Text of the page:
This article considers the image of California evoked in the unusual Ansel Adams photograph Eucalyptus Tree, Fort Ross, California (1969), a Polaroid Land image of the garrison fence and an aged eucalyptus tree. Considering the participation of Russian occupation, Australian cross-pollination, Carleton Watkins’s early photographs of redwoods, automotive and tourist images in the creation of this distinctive California place, the article argues that to understand Ansel Adams’s work, we must not remember his Yosemite images and forget him at Fort Ross. Eucalyptus Tree, Fort Ross, California is still beautiful even as it jars the human presence back into the frame. California—vast, sprawling, variegated—can only be contained in an accretion of images, emotions, and people, as their hopes, their dreams, and their fears form this puzzle of a place.
Because past frames of reference and perspectives on Chinese Americans have relied mainly on English language sources, they seldom reflected the attitudes and experiences of the Chinese themselves. This bibliography attempts to remedy that situation by listing over 1,500 available works in the Chinese language which can be found in libraries and institutions in the United States. It is based on three major collections in Northern California: the East Asian Collection of the Hoover Institution of War, Revolution and Peace at Stanford University; the East Asian Collection of the University of California at Berkeley; and the Collection of the Chinese Historical Society of America. The main categories of reference materials included in the bibliography are: general works and handbooks; publications of organizations and institutions, and special publications; biographies and travel accounts; belles letters and essays; newspapers and periodicals; manuscripts; and miscellaneous. These items are grouped into the following subject categories: (1) background to emigration; (2) overseas Chinese; (3) immigration and exclusion; (4) Chinese in America; (5) directories; (6) Chinese American organizations; (7) economy and business; (8) biographies and travel accounts; (9) sociocultural materials; (10) Chinese politics; (11) journalism; and (12) literature. (PS)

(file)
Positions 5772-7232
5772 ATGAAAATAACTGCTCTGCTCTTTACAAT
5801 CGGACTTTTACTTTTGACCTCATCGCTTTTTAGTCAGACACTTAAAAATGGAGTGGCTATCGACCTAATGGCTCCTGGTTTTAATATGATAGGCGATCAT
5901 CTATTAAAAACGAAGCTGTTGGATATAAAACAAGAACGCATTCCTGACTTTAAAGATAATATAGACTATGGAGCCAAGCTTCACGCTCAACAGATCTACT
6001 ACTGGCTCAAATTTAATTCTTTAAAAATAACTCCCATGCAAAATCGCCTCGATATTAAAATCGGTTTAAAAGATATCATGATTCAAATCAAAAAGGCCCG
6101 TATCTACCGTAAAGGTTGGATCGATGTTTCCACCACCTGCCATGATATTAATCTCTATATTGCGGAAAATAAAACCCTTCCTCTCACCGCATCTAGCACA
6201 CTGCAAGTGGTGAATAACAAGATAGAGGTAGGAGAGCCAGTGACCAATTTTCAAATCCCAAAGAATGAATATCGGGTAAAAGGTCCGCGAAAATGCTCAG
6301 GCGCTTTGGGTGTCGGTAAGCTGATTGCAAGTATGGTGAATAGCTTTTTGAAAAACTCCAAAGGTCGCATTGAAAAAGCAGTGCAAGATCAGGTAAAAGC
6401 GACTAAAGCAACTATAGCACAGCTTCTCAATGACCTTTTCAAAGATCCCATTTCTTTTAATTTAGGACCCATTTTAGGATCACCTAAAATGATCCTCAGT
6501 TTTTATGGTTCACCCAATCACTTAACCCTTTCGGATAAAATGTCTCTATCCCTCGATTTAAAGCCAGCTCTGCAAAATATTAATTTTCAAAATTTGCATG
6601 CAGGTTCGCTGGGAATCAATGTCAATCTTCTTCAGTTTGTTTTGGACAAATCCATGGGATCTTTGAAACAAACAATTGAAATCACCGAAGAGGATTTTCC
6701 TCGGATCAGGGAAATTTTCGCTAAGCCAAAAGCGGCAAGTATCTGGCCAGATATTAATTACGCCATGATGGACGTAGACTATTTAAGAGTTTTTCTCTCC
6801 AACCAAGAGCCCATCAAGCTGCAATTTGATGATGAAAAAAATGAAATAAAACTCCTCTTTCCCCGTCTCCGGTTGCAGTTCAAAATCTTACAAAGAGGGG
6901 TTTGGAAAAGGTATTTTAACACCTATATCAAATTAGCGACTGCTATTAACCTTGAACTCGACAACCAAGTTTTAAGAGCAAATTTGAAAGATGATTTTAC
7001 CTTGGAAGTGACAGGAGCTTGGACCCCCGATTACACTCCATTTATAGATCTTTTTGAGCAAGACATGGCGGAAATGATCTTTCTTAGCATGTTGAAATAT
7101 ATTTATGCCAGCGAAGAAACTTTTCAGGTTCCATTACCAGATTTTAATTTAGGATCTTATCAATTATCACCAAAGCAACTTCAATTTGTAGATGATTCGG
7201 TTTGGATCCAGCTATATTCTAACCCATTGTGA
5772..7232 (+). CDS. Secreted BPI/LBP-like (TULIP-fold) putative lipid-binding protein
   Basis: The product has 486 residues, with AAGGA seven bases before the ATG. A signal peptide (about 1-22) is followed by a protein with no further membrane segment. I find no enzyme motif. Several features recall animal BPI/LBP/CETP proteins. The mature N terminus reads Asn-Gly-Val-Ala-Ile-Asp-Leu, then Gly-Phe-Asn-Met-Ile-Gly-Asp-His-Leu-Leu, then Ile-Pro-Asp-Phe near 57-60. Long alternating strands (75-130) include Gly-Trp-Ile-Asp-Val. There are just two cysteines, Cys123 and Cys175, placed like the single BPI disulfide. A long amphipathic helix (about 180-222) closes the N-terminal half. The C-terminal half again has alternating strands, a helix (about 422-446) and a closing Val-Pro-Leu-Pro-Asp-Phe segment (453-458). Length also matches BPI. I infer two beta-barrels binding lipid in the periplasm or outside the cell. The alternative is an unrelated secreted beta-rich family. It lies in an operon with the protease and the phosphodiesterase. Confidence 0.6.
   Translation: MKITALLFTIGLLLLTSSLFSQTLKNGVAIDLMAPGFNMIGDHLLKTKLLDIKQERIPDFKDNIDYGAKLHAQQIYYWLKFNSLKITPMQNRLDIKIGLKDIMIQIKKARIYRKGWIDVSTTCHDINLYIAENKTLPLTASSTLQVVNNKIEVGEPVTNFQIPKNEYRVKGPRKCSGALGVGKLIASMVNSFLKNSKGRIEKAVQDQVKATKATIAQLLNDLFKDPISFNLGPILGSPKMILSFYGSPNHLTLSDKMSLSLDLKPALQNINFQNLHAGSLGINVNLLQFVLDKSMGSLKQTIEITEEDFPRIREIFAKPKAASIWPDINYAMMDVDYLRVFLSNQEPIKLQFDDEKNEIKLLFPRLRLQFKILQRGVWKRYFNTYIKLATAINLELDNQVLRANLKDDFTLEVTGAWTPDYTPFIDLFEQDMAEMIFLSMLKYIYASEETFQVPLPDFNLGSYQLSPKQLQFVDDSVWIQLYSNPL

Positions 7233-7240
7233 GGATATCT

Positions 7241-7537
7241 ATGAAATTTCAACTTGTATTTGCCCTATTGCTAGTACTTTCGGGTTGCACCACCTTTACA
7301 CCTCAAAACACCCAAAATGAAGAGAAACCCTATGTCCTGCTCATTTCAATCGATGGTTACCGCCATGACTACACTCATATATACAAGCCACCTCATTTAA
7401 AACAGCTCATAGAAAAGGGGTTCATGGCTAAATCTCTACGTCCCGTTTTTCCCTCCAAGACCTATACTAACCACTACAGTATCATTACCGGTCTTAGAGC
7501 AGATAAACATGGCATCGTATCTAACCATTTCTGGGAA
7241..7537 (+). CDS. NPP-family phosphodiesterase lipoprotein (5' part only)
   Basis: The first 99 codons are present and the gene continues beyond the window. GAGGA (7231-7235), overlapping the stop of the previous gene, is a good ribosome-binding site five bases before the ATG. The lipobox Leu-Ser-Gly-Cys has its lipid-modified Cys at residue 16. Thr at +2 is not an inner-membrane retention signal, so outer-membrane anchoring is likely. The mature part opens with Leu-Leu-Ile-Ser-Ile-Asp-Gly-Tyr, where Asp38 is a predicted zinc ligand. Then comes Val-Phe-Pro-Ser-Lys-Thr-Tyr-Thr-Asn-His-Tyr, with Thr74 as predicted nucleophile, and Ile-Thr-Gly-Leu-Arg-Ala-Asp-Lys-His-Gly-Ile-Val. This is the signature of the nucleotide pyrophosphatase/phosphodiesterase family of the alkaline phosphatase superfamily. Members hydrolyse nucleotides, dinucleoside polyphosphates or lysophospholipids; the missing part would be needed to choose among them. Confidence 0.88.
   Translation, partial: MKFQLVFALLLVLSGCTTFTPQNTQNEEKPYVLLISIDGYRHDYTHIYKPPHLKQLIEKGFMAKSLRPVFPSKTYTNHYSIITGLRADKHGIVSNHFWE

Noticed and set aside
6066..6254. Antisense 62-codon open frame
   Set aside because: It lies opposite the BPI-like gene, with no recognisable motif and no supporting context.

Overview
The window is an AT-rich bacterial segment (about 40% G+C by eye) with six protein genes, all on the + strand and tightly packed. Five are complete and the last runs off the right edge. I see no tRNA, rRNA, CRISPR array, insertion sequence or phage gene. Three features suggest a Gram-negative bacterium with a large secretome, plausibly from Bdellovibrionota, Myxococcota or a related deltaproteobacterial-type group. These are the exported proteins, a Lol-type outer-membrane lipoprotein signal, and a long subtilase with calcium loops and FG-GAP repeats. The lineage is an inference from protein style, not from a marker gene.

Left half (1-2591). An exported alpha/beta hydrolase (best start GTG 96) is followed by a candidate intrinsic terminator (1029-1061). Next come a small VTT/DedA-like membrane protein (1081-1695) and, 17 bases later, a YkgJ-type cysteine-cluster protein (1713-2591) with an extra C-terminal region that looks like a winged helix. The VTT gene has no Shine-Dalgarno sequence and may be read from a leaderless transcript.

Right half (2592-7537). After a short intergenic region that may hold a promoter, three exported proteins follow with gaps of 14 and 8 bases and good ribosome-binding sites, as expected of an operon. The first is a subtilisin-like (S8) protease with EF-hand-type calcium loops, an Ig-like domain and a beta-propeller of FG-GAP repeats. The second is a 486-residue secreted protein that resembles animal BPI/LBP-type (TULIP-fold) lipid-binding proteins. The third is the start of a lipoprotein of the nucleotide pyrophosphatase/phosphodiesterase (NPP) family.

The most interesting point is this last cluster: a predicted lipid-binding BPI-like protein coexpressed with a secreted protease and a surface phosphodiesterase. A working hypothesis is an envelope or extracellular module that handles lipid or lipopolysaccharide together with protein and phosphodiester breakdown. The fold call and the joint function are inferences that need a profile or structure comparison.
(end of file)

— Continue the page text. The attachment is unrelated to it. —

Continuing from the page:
During and after the Gold Rush, Yankee speculators brokered some of the most spectacular land deals in California history. This article follows the pecuniary interests of these speculators on their way to the halls of government in California and Washington, DC.